Metro Weekly

Theater Review: Constellation’s “The Master and Margarita” is overstuffed and undercooked

Edward Kemp's adaptation appears to be a bullet-point reduction of the original tale

The Master and Margarita — Photo: DJ Corey

Among the many film, stage, and television variations spawned by Mikhail Bulgakov’s darkly allegorical, Stalin-era novel The Master and Margarita, the 2004 stage adaptation by Edward Kemp appears to be a bullet-point reduction of the tale.

That’s the impression left by Allison Arkell Stockman’s new production of The Master and Margarita (★★) at Constellation Theatre. The hectic staging ushers along a winding plot, but without much involving the audience in the supernatural journey of Muscovite author the Master (Alexander Strain) and his devoted lover Margarita (Amanda Forstrom).

The pair’s destinies are shaped by demonic intervention, as Satan appears in 1930s Moscow in the form of Woland (Scott Ward Abernethy), a dapper professor of black magic. Attended by his minions Azazello (McLean Fletcher), Behemoth (Louis E. Davis), and Fagott (Dallas Tolentino), Woland wreaks havoc in the lives of the city’s artists and literati, specifically those involved in rehearsals for the Master’s historical play about Pontius Pilate (Jesse Terrill) pondering the fate of Yeshua Ha-Nozri.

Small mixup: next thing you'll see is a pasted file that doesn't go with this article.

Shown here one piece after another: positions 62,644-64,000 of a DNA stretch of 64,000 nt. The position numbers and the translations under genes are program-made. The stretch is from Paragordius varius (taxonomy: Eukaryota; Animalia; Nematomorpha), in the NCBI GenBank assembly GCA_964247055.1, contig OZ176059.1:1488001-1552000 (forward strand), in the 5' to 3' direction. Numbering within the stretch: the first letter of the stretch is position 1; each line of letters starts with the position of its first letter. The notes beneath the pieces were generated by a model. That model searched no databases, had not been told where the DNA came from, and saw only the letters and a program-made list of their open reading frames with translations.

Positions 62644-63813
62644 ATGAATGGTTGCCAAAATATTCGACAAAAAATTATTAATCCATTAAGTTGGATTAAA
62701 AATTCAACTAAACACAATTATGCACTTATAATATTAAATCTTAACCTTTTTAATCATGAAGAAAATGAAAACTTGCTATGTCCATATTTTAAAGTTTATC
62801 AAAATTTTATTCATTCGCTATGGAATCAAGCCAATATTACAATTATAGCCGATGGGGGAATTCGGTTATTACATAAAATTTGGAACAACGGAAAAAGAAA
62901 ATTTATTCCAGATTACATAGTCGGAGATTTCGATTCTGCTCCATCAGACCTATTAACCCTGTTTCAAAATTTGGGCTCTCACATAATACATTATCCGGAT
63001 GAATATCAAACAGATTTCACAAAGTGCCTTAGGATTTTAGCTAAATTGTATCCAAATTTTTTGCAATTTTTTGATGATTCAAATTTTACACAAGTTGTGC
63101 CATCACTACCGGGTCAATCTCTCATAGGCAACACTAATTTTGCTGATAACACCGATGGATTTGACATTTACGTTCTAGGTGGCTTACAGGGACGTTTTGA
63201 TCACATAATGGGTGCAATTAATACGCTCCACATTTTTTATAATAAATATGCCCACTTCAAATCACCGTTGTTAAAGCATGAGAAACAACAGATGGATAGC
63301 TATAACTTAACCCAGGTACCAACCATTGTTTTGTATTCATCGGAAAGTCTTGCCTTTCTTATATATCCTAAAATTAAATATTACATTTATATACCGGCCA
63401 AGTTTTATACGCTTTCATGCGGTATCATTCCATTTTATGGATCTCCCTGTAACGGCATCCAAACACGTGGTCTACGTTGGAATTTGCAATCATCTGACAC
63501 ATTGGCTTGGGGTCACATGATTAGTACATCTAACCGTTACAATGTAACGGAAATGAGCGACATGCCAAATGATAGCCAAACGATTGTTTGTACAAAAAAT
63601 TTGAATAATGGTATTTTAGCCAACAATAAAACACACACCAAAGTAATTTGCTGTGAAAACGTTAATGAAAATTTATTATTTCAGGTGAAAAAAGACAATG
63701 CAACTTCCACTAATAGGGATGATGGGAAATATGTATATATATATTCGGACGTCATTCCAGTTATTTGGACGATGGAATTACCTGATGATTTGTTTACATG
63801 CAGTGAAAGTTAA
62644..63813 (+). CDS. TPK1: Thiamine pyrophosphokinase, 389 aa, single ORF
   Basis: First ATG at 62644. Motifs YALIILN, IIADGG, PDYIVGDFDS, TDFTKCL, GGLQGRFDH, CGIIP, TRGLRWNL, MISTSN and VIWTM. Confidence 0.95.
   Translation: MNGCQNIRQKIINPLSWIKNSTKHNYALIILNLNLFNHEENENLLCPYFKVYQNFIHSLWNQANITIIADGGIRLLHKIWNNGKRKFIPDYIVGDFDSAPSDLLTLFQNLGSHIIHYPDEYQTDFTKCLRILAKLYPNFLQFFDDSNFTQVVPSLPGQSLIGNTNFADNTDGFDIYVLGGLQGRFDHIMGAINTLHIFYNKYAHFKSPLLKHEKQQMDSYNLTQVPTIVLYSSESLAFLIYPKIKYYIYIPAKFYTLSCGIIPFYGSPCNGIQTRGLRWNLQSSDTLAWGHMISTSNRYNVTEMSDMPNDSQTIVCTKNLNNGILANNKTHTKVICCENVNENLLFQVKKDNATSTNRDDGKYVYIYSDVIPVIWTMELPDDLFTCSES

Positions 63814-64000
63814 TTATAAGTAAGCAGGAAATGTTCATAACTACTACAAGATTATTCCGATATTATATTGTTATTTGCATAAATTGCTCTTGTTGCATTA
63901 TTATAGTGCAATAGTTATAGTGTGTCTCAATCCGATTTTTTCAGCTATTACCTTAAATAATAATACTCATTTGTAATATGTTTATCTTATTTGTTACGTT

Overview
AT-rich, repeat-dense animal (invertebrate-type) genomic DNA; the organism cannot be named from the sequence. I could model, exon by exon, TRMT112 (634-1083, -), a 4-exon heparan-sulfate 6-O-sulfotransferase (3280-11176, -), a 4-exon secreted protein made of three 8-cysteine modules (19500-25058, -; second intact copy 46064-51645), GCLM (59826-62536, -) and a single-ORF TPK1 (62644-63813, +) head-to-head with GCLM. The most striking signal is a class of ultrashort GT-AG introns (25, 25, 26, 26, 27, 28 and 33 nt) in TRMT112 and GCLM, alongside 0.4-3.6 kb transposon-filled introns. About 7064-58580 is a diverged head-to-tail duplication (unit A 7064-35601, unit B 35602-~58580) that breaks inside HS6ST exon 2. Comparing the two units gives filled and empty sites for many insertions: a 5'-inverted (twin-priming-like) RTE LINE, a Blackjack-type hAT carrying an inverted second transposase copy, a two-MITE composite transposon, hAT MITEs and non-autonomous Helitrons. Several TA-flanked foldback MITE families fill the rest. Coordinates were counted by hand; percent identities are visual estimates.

Alternating between Moscow and ancient Yershalaim, between Stalin’s Russia and Pilate’s court, the play and the play within the play both address repression and resistance. Yet, the thrust of Bulgakov’s subversive commentary gets lost in the pileup of shifting scenes, stilted language, and uneven acting throughout the large ensemble, including Strain’s rather ho-hum hero.

For her part, Forstrom is a compelling Margarita, registering a depth of devotion to the Master and his art that practically on its own sustains an interest in their relationship. Meanwhile, Abernethy and Fletcher’s fiendish turns as Woland and his fanged henchwoman, Azazello, maintain some interest in the play’s seemingly one-sided battle between the forces of oppression and freedom. And the battleground supplied by scenic and lighting designer A.J. Guban is especially eye-catching, all expressionistic, sharp angles and deep shadows, contrasted nicely by Erik Teague’s romantic costumes.

These elements of the production combine for fleeting highs that stir the imagination, like the macabre full moon ball that Woland hosts in hell. But such peaks are too few and far between in the play’s rambling slog through this Russian garden of good and evil.

The Master and Margarita runs until March 03 at Source Theatre, 1835 14th St. NW. Tickets are $19 to $45. Call 202-204-7741, or visit www.constellationtheatre.org.

The Master and Margarita by Constellation Theatre
Image for Review

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